There are two groups of family based immigrant visa categories: Immediate Relative Visas (unlimited) and Family Preference Immigrant Visas (limited).
Immediate Relative Immigrant Visas: These visa types are based on a close family relationship with a U.S. citizen. Immediate relative visa types include:
- IR-1: Spouse of a U.S. Citizen
- IR-2: Unmarried Child Under 21 Years of Age of a U.S. Citizen
- IR-3: Orphan adopted abroad by a U.S. Citizen
- IR-4: Orphan to be adopted in the U.S. by a U.S. citizen
- IR-5: Parent of a U.S. Citizen who is at least 21 years old
Immediate relatives have special immigration priority and do not have to wait for a visa number to become available.
Family Preference Immigrant Visas: These visa types are for specific family relationships with a U.S. citizen or Lawful Permanent Resident (LPR). The family preference categories are:
- Family First Preference (F1): Unmarried sons and daughters of U.S. citizens, and their minor children.
- Family Second Preference (F2): Spouses, minor children, and unmarried sons and daughters (age 21 and over) of LPRs.
- Family Third Preference (F3): Married sons and daughters of U.S. citizens, and their spouses and minor children.
- Family Fourth Preference (F4): Brothers and sisters of U.S. citizens, and their spouses and minor children, provided the U.S. citizens are at least 21 years of age.
There are fiscal year numerical limitations on family preference immigrants. In some categories with many approved petitions compared to available visas, there may be a waiting period of several years, or more, before a priority date is reached.
Fiancé(e) K-1 Visa Process:
If your fiancé(e) lives overseas, a K-1 visa allows your fiancé(e) to enter the U.S for a period of 90 days, so that your marriage ceremony can take place in the U.S. Once you and your fiancé(e) marry, your spouse can file an Adjustment of Status application and remain in the U.S. while the application is processed.
Adjustment of Status vs. Immigrant Visa Process (IVP):
The Immigration and Nationality Act (INA) provides two pathways to permanent resident status. The first, adjustment of status, is the process by which an eligible individual already in the U.S. can obtain permanent resident status without having to return to their home country to complete visa processing. The second, the Immigrant Visa Process "IVP," allows for an individual who is physically outside the U.S. (or who is in the U.S. but is ineligible to adjust status) to obtain a visa abroad and enter the U.S. as a permanent resident.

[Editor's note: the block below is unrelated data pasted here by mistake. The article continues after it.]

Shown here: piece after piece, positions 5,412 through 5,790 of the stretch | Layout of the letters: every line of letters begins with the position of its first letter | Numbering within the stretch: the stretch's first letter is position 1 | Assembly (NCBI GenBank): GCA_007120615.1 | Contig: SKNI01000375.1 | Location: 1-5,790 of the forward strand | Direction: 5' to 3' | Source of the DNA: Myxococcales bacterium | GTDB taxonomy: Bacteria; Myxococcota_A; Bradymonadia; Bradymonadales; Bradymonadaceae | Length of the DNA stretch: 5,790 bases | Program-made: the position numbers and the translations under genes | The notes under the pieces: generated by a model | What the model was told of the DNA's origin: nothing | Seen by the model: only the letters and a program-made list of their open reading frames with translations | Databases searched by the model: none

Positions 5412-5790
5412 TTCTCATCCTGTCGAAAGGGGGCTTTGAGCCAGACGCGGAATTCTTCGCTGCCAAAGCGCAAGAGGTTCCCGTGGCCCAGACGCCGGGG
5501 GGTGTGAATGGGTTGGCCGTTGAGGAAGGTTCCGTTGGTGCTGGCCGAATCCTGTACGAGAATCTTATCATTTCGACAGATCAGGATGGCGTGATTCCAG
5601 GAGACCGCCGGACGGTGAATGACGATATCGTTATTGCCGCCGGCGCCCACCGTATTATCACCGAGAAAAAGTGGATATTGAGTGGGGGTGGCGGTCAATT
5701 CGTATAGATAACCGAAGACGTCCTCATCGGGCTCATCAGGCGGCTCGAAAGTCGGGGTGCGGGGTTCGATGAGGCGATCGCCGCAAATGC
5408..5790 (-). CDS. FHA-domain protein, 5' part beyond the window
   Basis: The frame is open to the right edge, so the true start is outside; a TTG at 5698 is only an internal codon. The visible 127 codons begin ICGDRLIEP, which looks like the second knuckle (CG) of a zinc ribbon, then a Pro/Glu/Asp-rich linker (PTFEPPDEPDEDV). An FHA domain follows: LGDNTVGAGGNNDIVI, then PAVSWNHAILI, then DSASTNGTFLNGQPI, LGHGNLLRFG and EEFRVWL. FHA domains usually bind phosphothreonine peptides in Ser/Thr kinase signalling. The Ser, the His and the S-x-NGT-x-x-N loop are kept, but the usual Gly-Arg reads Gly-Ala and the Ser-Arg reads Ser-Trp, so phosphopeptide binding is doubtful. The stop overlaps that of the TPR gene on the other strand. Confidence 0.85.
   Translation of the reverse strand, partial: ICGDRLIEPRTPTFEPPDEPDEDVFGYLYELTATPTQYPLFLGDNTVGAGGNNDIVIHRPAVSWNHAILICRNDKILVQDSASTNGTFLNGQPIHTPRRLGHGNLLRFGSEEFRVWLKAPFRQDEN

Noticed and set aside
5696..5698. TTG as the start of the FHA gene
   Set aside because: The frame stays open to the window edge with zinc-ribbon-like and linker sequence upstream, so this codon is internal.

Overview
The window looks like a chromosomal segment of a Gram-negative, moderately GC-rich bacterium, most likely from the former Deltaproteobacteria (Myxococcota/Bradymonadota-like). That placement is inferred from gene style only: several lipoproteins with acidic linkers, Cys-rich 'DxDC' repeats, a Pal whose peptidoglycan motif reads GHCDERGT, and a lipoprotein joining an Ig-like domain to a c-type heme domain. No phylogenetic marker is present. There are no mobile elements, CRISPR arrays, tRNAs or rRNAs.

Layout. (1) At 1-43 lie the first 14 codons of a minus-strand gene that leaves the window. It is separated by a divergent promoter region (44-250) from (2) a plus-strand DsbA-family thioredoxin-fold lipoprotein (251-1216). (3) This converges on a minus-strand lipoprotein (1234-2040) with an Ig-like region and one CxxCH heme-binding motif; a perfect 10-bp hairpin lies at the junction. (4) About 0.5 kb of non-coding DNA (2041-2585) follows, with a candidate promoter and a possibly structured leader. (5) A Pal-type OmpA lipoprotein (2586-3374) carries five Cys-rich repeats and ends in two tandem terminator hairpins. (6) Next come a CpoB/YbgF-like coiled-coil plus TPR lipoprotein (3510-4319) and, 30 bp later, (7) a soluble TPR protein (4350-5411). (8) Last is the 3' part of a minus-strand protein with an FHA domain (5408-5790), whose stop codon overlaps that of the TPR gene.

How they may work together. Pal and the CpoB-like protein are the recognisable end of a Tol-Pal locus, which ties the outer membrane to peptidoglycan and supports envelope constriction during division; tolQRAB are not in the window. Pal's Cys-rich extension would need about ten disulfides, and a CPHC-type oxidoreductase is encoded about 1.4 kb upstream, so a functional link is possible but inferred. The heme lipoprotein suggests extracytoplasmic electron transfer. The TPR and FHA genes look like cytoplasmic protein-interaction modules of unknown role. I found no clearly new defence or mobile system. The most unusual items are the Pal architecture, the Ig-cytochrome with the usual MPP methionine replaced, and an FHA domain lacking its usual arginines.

Adjustment of Status: An individual may change his or her immigration status while in the U.S. from nonimmigrant or parolee (temporary) to immigrant (permanent) if the individual was: (1) inspected and admitted or paroled into the U.S., and (2) is able to meet all required qualifications for a green card (permanent residence) in a particular category.
Immigrant Visa Process: An individual who is: (1) the beneficiary of an approved immigrant petition, and (2) has an immigrant visa number immediately available, may apply at a U.S. Department of State consulate abroad for an immigrant visa in order to come to the U.S. and be admitted as a permanent resident.
Conditional Permanent Residence
Permanent residence will be conditional if it is based on a marriage that was less than 2 years old on the day you were given permanent residence. Conditional permanent residence is valid for 2 years and must be removed by filing a Form I-751, Petition to Remove Conditions on Residence. File the Form I-751 during the 90 days before your second anniversary as a conditional resident. (Note: the conditions on your resident status must be removed or you will lose your permanent resident status).
The process generally begins by filing a Form I-130, Petition for Alien Relative. The Form I-130 establishes that a familial relationship exists between the sponsoring relative and the foreign national relative. If your relative is in the U.S., he or she may apply to adjust status to a permanent resident. If your relative is outside the U.S., your petition will be sent to the National Visa Center (NVC). The NVC will forward your petition to the appropriate U.S. consulate when a visa becomes available and your relative will be notified about how to proceed.